Stop, Thief!

He stole music from all and sundry, sometimes even himself – and then produced masterpieces from his swagbag. Michael Oliver looks at music’s greatest thief: Handel.

Any musical pedant will tell you that the first four notes of the opening theme of Beethoven’s Eroica Symphony are identical to the first four notes of the overture to Mozart’s opera Bastien und Bastienne. Plagiarism? Coincidence, more likely: both figures are simple arrangements of the notes of a common chord, the sort of thing that might occur to any composer almost by accident: you’ll find exactly the same pattern in the first movement of Handel’s Organ Concerto Op. 4 No. 4, in what we used to call ‘Haydn’s Toy Symphony‘ and in Strauss’s Salome. A case that’s almost as famous, but much more interesting, is a song that Liszt wrote around 1845 which contains, note for note, the pregnant phrase that Wagner, twenty years later, used to open his Tristan und Isolde. Here it’s a case, I suspect, of great minds thinking alike: the two were very close, personally and musically (especially after Wagner became Liszt’s son-in-law), and Wagner acknowledged Liszt’s influence on him (it was mutual).

But these are isolated incidents: you’ll search in vain in most musical dictionaries for an article on plagiarism because there are so few serious cases of it among great composers. With one exception: George Frideric Handel. Whole books have been written about his ‘borrowings’, and new examples of his light-fingered way with other composers’ music are still being discovered.

Recycling – or just theft?
It used to be said in his defence that it was a common enough practice in his day: true, up to a point, but none of Handel’s contemporaries indulged in borrowing as extensively as he did. It was also said that he only started recycling music relatively late in life, when he was overworked and sometimes unwell. Not true: the habit began in his twenties. Well anyhow, said Handel’s defenders, feeling themselves backed into a corner, he never simply passed off other people’s music as his own; he always transformed base metal into gold by the alchemy of his genius. The riposte to that, I’m afraid, is ‘true often enough, but not always’.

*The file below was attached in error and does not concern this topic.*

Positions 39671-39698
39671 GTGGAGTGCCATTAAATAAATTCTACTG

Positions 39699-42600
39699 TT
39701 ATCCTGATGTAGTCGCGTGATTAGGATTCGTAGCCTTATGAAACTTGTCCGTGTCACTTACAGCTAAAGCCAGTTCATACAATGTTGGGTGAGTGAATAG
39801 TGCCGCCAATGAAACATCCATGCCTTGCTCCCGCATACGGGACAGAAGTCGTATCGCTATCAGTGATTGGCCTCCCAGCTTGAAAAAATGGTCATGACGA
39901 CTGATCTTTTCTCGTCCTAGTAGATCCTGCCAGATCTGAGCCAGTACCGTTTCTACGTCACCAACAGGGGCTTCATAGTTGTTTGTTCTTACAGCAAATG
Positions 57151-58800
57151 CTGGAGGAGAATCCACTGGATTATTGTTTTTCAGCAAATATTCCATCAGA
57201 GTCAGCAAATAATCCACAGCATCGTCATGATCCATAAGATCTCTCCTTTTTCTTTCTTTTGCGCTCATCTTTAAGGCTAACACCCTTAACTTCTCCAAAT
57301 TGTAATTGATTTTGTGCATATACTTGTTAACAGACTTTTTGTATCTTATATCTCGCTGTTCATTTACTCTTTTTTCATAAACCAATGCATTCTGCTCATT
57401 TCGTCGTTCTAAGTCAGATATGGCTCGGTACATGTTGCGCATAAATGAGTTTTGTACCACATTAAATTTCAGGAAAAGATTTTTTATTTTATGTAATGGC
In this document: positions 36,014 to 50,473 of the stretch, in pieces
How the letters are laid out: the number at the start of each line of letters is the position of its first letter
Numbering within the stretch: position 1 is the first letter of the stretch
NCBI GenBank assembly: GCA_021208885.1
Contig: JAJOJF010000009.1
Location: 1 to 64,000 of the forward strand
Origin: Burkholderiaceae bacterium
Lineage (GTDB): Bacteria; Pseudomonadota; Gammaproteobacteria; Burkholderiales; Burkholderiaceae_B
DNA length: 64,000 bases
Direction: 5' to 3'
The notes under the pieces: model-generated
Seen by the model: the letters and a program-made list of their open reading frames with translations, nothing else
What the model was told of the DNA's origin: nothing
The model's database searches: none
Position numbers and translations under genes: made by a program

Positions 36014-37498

One frequent victim of Handel’s musical pocket-picking was Handel himself. Many composers have done this, of course: adapting an aria from an earlier, unsuccessful opera for use in a new one, for example. It saves time, it re-uses music that would otherwise gather dust: who could possibly object to it? Many of Handel’s self-borrowings come into this labour-saving, music-saving category, but there are other most curious examples that do not. In his early opera Agrippina, for instance, written in Rome when he was 24, there’s an aria that contains no fewer than 12 passages that are all lifted from other works of his: the aria is a patchwork quilt of self-quotations, the patches linked together by new material. That isn’t labour-saving, it’s labour-intensive: it would have been quicker and far less laborious to write an entirely new aria.

Throughout Handel’s life you find similar if less elaborate examples of this strange way of working. Many people listening to one of his operas or oratorios must have said to themselves ‘Hang on: haven’t I heard this in another of his pieces?’ The answer, often enough, will be ‘Yes’. Handel will begin an aria or a chorus with a phrase that he has used before – years before sometimes – and then continue it quite differently. This happens so often that it rather looks as though he needed some sort of stimulus to set his imagination going. Sometimes he found it in his own earlier music. In his later years especially, perhaps deplorably to us, he increasingly found it in the music of others.

The most famous example of Handel’s wholesale borrowing is in one of his greatest oratorios, Israel in Egypt. In the version of the score that’s normally performed nowadays there are 30 numbers plus an overture. No fewer than 15 of them are, to a greater or lesser extent, borrowed. They range from genuine transmutations of dross into gold to examples where Handel merely transcribes music by other composers with virtually no change. His principal sources were a wedding cantata by Stradella, two works by obscure Milanese composers (a Magnificat by Dionigi Erba and a Te Deum by Francesco Urio), an organ piece by Johann Caspar Kerll (Handel probably remembered it from his student days), and four of his own earlier pieces.

Not theft, just borrowing – with interest
Israel in Egypt is the most notorious example of this practice, but it is by no means unique. After he reached the age of 50, very few of Handel’s major works are without borrowings, often numerous ones. In a few cases neither the originals nor what Handel does with them are especially distinguished, and we wonder why he bothered (from Israel in Egypt the duet ‘The Lord is a man of war’ is perhaps an example of this: it is basically by Erba, with some fragments of Urio as punctuation). But we also owe some of Handel’s greatest music to this curious process. Perhaps his most famous single melody, the so-called ‘Largo’ (the aria ‘Ombra mai fu’ from the opera Serse) is based on a setting of the same words by Handel’s great rival Bononcini: some of the raw material is Bononcini’s, but the capacity to see what could be made of it, a capacity amounting to genius, is Handel’s.

Johann Mattheson, another rival but also a friend from Handel’s youth, and another victim of his inveterate borrowing, wasn’t in the least offended by it: ‘It does no damage to the original inventor’, he said, ‘but is rather a special honour when a famous man discovers his ideas and uses them as a basis for his own music. The original idea must be regarded as the capital; another composer’s elaboration on that idea is the interest paid on it.’

Classic CD magazine, 1995


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